The Von Neumann universe $V$ satisfies ZFC, and there are other models within $V$ that are non-standard and satisfy ZFC. If we look at one of these non-standard models $M$ with a non-standard model of PA $P$, then internally to $M$ we have a notion of 'numbers' in $P$.
Consider a non-standard number $H$ in $P$. I want to understand what a set $A$ (in the non-standard model of ZFC $M$) of cardinality $H$ looks like. What will such a set's external (i.e., w.r.t. $V$) cardinality be? What about a set $B$ of cardinality $H+1$? It seems like you could just take the union of $A$ with some element of $P$ not in $A$ to get a set of cardinality $H+1$.
I am seeing a few ways to resolve this:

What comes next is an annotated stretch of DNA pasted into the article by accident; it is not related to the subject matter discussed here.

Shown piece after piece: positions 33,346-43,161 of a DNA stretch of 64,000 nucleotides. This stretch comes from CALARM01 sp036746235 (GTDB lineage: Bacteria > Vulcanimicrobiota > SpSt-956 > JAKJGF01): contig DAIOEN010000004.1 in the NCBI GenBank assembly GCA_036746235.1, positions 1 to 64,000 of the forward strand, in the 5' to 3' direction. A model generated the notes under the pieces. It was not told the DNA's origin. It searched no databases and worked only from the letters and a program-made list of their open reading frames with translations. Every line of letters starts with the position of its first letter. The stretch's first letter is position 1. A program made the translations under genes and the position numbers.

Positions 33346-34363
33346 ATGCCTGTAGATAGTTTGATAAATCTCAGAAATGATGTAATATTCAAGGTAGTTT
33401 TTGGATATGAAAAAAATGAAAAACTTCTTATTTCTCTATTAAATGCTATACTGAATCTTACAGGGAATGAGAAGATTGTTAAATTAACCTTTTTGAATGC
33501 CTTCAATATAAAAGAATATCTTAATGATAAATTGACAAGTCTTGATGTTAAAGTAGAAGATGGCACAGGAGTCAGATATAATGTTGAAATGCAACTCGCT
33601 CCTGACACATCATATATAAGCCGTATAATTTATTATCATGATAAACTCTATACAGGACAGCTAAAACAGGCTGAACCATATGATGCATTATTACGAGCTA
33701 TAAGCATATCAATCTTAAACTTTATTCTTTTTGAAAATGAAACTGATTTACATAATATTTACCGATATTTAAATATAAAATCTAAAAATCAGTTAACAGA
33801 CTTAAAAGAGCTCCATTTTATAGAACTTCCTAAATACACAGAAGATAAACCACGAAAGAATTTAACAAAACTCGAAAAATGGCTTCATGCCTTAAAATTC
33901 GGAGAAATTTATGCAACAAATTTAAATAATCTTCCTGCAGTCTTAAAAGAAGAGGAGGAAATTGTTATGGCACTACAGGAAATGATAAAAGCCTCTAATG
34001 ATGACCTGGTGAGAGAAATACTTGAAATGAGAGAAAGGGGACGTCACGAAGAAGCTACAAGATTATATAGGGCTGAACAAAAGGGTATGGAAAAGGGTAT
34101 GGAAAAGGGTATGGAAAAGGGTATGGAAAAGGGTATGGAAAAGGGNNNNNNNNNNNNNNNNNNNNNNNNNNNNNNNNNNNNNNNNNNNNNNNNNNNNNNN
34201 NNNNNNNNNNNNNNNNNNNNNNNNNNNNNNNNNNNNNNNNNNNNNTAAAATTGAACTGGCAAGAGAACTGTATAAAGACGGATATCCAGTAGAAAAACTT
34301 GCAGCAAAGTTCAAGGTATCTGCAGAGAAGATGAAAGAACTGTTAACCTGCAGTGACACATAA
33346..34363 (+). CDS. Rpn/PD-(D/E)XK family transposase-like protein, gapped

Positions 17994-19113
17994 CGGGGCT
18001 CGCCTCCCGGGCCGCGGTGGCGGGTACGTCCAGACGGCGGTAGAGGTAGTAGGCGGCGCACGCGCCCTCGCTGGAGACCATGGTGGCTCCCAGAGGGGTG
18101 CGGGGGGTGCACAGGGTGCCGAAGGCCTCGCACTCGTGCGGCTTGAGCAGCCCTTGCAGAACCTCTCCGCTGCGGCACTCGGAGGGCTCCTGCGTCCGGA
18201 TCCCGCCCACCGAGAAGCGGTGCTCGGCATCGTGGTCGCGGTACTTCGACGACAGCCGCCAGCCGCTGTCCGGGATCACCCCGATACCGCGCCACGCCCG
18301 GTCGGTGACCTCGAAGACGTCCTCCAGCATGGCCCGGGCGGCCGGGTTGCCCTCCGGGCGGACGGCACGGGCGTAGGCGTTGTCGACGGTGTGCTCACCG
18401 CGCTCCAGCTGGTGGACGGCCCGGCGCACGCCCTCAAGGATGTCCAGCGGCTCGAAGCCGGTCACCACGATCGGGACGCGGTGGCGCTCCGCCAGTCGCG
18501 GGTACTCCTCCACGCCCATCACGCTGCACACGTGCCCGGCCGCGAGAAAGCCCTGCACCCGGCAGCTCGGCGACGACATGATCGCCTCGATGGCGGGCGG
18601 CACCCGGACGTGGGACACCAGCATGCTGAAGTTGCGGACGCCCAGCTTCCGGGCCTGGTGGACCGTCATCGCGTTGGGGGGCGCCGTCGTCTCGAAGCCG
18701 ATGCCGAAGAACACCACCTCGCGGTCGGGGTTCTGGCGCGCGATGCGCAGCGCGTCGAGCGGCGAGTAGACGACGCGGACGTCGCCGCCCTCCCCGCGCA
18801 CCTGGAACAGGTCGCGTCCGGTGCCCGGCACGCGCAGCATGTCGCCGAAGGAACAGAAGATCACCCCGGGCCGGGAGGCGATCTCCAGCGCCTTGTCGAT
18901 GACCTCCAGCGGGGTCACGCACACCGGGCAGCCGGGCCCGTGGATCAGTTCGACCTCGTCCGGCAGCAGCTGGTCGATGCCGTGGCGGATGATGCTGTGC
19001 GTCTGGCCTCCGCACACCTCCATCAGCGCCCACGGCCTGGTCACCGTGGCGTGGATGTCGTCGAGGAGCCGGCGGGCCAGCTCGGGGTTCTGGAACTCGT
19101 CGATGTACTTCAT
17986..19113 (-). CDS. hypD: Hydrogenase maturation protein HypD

Sets of nonstandard cardinalities don't exist within $M$.
$A$ and $B$ exist in $M$; they have different cardinalities within $M$. However, with respect to $V$, they are both infinite and of the same cardinality. The only reason they have different cardinalities in $M$ is that the bijection between $A$ and $B$ is not within $M$.
$A$ and $B$ are infinite and have different external cardinalities, but you can't take the union of $A$ and some element of $P$ to get something of cardinality $H+1$ for some reason.
$A$ and $B$ are infinite and have different external cardinalities, but taking the union of $A$ and some element of $P$ is somehow externally not just adding one thing to $A$, but enough things to change its cardinality.
Which of these, if any, is the right answer?